Sometimes it easier to say how the Amish don't celebrate Easter. You won't, for instance, find the Easter Bunny feted and welcomed at most Amish homes or baskets filled with plastic eggs, green grass, and chocolates. Usually, the day is a more low-key, but important, religious observance.
The Amish, a religious group known for their traditional way of life, celebrate Easter in a simple and meaningful way. The Amish community typically commemorates Easter Sunday by attending church services, singing hymns, and participating in foot washing ceremonies, which are symbolic of Jesus washing his disciples' feet.
🐰 What About The Easter Bunny?
On Easter Sunday, Amish families often gather together for a special meal, which typically features traditional foods such as ham, eggs, bread, and homemade desserts. In some Amish communities, families also exchange small gifts or cards to mark the occasion.
However, it's important to note that Amish customs and practices may vary from community to community, and some Amish groups may celebrate Easter in slightly different ways. Additionally, some Amish groups do not celebrate Easter at all, as they do not observe any religious holidays beyond the weekly Sabbath. But the Easter bunny is usually absent from all celebrations.
The only exception I can think of is, especially Amish children who attend public schools, might get a chocolate bunny or something as part of festivities. Easter cards are also sometimes exchanged.
❓ FAQ About the Amish and Easter
The Amish don't necessarily hold a special service on Easter. Most Amish stick to their every other week church schedule and if Easter Sunday happens to fall on a "Church Sunday" then they'll have a service. If it doesn't, they won't.
No one-size-fits-all answer here, but for the vast majority of Amish, the Easter Bunny is not part of the day's festivities.
Yes! As a Christian religion, the Amish believe in the Resurrection and as Easter being the day that Jesus rose.
There's no one-size-fits-all answer on this. As this post says, some do color them. So might there be a few Easter egg hunts? Possibly in places, but that would be the exception rather than the rule.
🥚 Do The Amish Color Eggs?
The more conservative the Amish, the less "trappings" there are associated with Easter. Secular symbols like colored eggs and the Easter Bunny may well make an appearance in more progressive Amish settlements, especially the coloring of eggs.
These are some eggs colored by an Amish family in Michigan. The tradition of coloring eggs is a secular one that has been adopted by many Amish. After all, most Amish have plenty of eggs on hand, so this is one activity that kids can enjoy that doesn't undercut the truly meaning of Easter.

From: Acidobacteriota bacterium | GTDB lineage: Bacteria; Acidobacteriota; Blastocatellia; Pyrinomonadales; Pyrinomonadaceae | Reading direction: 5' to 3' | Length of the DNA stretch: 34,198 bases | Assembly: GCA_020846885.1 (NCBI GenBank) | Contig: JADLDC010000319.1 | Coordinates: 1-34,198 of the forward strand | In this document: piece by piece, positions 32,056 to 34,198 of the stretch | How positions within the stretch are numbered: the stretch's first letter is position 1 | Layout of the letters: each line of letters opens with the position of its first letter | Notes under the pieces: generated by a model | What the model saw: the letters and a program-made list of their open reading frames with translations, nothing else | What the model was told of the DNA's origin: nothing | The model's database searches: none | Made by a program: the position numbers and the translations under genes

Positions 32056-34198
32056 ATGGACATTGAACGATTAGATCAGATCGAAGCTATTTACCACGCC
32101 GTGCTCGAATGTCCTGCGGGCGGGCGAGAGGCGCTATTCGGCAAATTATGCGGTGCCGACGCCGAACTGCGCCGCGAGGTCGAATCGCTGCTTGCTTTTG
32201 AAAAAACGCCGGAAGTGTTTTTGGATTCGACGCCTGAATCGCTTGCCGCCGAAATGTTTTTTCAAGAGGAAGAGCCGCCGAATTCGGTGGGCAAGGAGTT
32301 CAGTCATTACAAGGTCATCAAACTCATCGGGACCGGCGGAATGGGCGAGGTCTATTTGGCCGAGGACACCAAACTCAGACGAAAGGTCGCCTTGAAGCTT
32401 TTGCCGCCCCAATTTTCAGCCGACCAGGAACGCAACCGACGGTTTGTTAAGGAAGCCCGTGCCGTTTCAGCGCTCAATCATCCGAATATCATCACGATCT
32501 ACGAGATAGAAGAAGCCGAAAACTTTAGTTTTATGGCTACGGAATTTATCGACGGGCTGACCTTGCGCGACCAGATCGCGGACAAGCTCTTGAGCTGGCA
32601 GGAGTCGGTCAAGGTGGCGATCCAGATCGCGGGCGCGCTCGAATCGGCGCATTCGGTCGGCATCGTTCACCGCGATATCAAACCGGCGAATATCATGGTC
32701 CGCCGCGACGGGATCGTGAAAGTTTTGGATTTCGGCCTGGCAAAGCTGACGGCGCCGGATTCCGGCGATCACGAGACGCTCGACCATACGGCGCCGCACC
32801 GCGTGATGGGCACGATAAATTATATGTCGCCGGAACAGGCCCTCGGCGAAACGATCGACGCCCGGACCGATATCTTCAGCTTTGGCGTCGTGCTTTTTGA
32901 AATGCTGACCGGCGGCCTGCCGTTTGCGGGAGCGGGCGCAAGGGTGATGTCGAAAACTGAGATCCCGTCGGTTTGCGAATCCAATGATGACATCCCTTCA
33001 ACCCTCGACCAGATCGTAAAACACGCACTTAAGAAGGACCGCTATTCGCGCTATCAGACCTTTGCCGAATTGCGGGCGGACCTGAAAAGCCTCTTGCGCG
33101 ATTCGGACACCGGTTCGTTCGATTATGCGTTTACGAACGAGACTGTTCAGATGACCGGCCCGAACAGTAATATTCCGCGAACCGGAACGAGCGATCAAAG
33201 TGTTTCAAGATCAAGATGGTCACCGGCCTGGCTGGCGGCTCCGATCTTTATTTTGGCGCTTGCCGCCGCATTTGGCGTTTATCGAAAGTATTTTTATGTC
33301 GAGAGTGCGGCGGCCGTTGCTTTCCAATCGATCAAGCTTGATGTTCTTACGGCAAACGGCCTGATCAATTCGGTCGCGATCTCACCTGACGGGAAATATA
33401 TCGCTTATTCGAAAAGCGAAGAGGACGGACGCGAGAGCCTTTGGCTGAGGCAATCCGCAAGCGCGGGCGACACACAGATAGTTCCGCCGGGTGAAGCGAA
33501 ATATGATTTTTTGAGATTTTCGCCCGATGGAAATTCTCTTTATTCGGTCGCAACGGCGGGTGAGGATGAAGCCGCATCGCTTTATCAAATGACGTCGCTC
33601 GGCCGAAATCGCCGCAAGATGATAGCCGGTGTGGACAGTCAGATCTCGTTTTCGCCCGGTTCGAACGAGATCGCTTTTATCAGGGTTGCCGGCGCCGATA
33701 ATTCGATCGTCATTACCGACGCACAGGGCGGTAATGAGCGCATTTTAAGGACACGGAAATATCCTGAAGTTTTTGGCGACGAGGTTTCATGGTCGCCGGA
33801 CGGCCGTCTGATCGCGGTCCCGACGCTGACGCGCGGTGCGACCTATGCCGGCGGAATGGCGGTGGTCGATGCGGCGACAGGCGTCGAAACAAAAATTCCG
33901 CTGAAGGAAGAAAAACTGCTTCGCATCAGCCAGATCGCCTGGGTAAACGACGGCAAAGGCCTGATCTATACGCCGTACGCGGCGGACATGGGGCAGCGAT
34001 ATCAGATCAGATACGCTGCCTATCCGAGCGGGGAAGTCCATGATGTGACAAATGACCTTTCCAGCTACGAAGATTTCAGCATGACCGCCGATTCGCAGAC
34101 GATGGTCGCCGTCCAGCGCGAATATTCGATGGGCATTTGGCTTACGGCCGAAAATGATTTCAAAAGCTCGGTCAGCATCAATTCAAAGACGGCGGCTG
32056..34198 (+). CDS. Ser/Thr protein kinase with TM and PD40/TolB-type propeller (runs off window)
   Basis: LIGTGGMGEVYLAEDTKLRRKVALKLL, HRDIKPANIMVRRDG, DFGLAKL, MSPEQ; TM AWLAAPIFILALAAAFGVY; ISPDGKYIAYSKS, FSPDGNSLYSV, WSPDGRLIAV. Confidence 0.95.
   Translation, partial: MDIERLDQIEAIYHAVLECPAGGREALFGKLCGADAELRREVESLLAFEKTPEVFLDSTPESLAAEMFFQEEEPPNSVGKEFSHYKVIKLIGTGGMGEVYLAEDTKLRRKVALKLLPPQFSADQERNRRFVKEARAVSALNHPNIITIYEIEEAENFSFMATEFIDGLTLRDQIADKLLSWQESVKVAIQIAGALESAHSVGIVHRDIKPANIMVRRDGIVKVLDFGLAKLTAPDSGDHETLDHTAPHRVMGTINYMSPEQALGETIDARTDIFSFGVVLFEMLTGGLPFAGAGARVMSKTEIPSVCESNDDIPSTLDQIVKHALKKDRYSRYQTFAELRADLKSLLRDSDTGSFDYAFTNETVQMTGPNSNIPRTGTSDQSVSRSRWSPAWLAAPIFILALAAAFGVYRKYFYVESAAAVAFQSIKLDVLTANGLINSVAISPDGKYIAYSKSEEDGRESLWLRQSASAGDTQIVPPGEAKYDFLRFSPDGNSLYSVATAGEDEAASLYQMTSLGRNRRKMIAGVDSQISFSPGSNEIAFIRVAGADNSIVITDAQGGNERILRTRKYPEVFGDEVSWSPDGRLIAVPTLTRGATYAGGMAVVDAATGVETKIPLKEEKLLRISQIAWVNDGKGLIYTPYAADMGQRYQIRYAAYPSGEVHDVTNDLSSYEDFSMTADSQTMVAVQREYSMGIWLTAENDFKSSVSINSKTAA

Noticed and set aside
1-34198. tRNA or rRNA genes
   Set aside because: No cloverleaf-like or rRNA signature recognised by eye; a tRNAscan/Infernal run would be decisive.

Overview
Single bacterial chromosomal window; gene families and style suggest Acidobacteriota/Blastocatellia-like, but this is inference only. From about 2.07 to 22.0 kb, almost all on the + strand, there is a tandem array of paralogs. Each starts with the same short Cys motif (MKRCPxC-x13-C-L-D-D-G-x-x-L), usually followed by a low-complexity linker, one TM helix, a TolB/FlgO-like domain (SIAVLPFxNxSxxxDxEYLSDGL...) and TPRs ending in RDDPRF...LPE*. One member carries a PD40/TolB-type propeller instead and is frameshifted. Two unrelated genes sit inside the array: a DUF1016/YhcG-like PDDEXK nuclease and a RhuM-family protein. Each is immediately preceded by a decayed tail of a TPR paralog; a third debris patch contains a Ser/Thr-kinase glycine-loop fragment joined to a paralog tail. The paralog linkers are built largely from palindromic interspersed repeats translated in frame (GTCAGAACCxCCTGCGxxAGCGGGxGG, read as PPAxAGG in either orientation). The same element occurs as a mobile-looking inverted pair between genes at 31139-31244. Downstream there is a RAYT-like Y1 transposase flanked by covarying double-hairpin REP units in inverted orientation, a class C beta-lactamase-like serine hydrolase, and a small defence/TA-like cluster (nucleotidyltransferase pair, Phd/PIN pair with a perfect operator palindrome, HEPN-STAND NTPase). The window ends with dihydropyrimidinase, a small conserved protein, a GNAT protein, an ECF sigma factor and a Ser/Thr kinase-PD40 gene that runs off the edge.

📋 Amish Voices
Amish writer Sara Miller makes reference to how Easter was celebrated in one of her columns from 2015:
Our Sunday evening guests were son Ray and Judy. Daughter Sylvia and Dan and children had Easter dinner at their daughter Rosanna and Aden’s on Sunday along with son Danny Ray and Betty. Son Joe had his family home also for Easter dinner on Sunday.
So a lot of visiting takes place.
Gloria Yoder, our Amish cook columnist, wrote about Easter in 2017:
Easter Sunday is one of the most special days of the year to me. It is a special day to celebrate our Lord and Savior.
After having prayer together it was time for the children to wake up and have breakfast with us. Before long we were on our way to church where we would discuss Easter’s significance more.
I’ll pause on the events of the day to answer one question you’re most likely asking: are Easter eggs and things as such a part of your Easter celebration? Here’s my answer: “It varies from one Amish community to the next, here we do not.
Being from a very simple and moderate lifestyle, I would not imagine the Amish celebrating with commercial items like the Easter Bunny, Easter egg hunts and chocolate bunnies
Your articles are very interesting.
My grandmother was Amish but turned Mennonite because she wanted to be married in a church wedding. Her and my grandfather spoke Amish dialect especially when they didn't want the children to know what they were talking about. As far as eggs go they did have them for us on Easter. They also had a contest called bullying eggs to see whose egg was the stronger. Then we had to eat them.
Very interesting, Jacob, thanks for sharing your insights and experiences!